Meningitis is an infection of the fluid of a person's spinal cord and the fluid that surrounds the brain. People sometimes refer to it as spinal meningitis. Meningitis is usually caused by a viral or bacterial infection. Knowing whether meningitis is caused by a virus or bacterium is important because the severity of illness and the treatment differ. Viral meningitis is generally less severe and resolves without specific treatment, while bacterial meningitis can be quite severe and may result in brain damage, hearing loss, or learning disability. For bacterial meningitis, it is also important to know which type of bacteria is causing the meningitis because antibiotics can prevent some types from spreading and infecting other people. Before the 1990s, Haemophilus influenzae type b (Hib) was the leading cause of bacterial meningitis, but new vaccines being given to all children as part of their routine immunizations have reduced the occurrence of invasive disease due to H. influenzae. Today, Streptococcus pneumoniae and Neisseria meningitidis are the leading causes of bacterial meningitis.
What is Meningitis?
Meningitis is an infection of the meninges that are membranes that cover the brain and the spinal cord.
Researchers in the United States and Canada have mapped the presence of severe acute respiratory syndrome coronavirus 2 (SARS-CoV-2) in the brains of people who died from coronavirus disease 2019 (COVID-19).
A team of scientists from the United States has recently conducted a study using pericyte-like cell-containing brain cortical organoids as an experimental model to investigate the impact of severe acute respiratory syndrome coronavirus 2 (SARS-CoV-2) infection on the central nervous system.
A study recently published in the journal Cureus has described a case report of a coronavirus disease 2019 (COVID-19) patient who presented with pneumonia, posterior reversible encephalopathy syndrome (PRES), and persistent cortical blindness. A detailed clinical presentation of the patient is provided in the report.
Malaria is one of the most common causes of death in children in Africa and is triggered by a small parasite that lives in the blood. When the parasite builds up in the blood vessels of the brain, it develops into one of the most dangerous forms of the disease, cerebral malaria.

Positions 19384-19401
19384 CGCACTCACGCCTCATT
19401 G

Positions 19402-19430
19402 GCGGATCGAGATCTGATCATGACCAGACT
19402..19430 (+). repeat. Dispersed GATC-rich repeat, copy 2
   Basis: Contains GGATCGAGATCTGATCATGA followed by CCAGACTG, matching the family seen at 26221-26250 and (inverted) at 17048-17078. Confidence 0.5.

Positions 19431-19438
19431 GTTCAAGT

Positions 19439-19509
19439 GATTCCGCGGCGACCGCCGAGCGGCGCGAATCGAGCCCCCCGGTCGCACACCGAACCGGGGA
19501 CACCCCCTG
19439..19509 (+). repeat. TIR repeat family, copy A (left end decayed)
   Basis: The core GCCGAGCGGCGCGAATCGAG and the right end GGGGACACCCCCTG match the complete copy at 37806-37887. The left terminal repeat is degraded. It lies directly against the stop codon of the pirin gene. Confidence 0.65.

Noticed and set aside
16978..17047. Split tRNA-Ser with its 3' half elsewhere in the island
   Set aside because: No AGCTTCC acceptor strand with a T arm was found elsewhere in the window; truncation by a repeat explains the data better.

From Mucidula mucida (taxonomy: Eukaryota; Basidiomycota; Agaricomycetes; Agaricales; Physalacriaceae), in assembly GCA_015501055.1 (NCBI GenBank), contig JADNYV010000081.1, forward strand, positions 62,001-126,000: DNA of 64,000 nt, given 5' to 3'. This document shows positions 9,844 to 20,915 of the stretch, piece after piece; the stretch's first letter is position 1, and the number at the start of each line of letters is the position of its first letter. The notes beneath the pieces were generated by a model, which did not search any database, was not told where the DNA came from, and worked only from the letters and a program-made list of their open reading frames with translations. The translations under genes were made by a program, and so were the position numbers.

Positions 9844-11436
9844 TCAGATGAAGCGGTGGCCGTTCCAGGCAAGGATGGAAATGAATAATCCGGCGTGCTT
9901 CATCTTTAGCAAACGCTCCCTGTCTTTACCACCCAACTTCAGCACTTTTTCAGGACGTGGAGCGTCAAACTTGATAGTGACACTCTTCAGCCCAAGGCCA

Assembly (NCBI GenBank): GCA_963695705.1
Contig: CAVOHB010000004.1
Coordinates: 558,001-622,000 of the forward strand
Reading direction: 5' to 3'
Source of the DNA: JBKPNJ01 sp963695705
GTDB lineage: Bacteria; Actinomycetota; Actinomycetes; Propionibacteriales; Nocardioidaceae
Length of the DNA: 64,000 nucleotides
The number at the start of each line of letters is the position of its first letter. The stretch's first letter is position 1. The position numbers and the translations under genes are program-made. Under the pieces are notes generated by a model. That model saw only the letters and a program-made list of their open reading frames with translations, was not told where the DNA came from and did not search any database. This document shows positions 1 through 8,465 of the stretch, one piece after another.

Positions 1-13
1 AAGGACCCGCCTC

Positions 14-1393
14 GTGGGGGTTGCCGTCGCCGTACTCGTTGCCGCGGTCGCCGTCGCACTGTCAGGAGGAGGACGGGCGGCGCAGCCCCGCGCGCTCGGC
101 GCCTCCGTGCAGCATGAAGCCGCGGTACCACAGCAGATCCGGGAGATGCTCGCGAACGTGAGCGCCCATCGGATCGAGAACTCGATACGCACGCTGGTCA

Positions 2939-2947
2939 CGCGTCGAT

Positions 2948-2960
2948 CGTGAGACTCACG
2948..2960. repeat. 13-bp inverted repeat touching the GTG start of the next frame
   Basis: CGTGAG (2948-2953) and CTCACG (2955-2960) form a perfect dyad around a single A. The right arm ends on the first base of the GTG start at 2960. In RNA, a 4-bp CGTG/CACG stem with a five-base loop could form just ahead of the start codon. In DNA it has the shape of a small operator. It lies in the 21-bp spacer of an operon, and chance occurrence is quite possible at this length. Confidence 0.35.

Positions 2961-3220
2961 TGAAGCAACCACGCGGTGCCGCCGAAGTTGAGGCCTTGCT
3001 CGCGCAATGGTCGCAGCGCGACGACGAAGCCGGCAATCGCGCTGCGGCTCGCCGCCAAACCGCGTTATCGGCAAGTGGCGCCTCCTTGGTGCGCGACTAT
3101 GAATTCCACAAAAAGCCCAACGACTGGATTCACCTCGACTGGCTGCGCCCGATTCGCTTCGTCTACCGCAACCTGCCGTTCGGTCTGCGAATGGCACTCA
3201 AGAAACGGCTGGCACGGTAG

Synthetic cannabidiol, better known as CBD, has been shown for the first time to kill the bacteria responsible for gonorrhea, meningitis and legionnaires disease.
At the 73rd Session of the World Health Assembly, Member States overwhelmingly endorsed a resolution calling for urgent action on meningitis prevention and control through the implementation of a bold, comprehensive global roadmap to defeat meningitis by 2030.
The four leading international health and humanitarian organizations announced today the establishment of a global Ebola vaccine stockpile to ensure outbreak response.
Healthcare workers in tropical and sub-tropical settings where strongyloidiasis is prevalent or caring for patients who have travelled to such areas, need to maintain a high level of awareness about the use of corticosteroids, including when this class of anti-inflammatories is given to patients suspected of infection with SARS-CoV-2.
Researchers demonstrated that neuroinvasion and encephalitis caused by SARS-CoV-2 is associated with significant mortality in a special mouse model.
Researchers at the University of Maryland School of Medicine published one of the most comprehensive analyses of how genes get expressed during infection (known as a transcriptome). The analyses include three different strains of the bacteria Streptococcus pneumoniae, which causes pneumonia, meningitis, and middle-ear infections.
Researchers at Karolinska Institutet in Sweden have come one step closer toward understanding why some people become seriously ill or die from a common bacterium that leaves most people unharmed.
A team of researchers at the University of Toronto in Canada has found that melatonin can be an adjuvant to augment the efficacy of anti-SARS-CoV-2 vaccines. They believe that the drug is a potential “silver bullet” to combat the COVID-19 pandemic.
Antibiotics are used to prevent and treat bacterial infections. They have played a major role in combating infectious diseases such as tuberculosis, pneumonia, typhoid fever, and meningitis in 20th century.
In 2015, hundreds of children were born with brain deformities resulting from a global outbreak of Zika virus infections.
A team from the Institut national de la recherche scientifique (INRS) has demonstrated the effectiveness of an inexpensive molecule to fight antibiotic-resistant strains of the bacteria responsible for gonorrhea and meningococcal meningitis.
Rice University biochemists Michael Stern and James McNew have studied how neurodegeneration kills cells.
UC San Francisco scientists have developed a single clinical laboratory test capable of zeroing in on the microbial miscreant afflicting patients hospitalized with serious infections in as little as six hour.
As health leaders prepare to gather for a virtual session of the resumed 73rd World Health Assembly (WHA), WHO has three messages to share.
Scientists at The Wistar Institute have designed and tested the first-of-its-kind synthetic DNA vaccine against Powassan virus (POWV), targeting portions of the virus envelope protein.
It has recently been described that infection by some enteroviruses - a genus of viruses that commonly cause diseases of varying severity - could potentially trigger diabetes, although its direct effect 'in vivo' as well as its mechanism of action at the molecular level were unknown.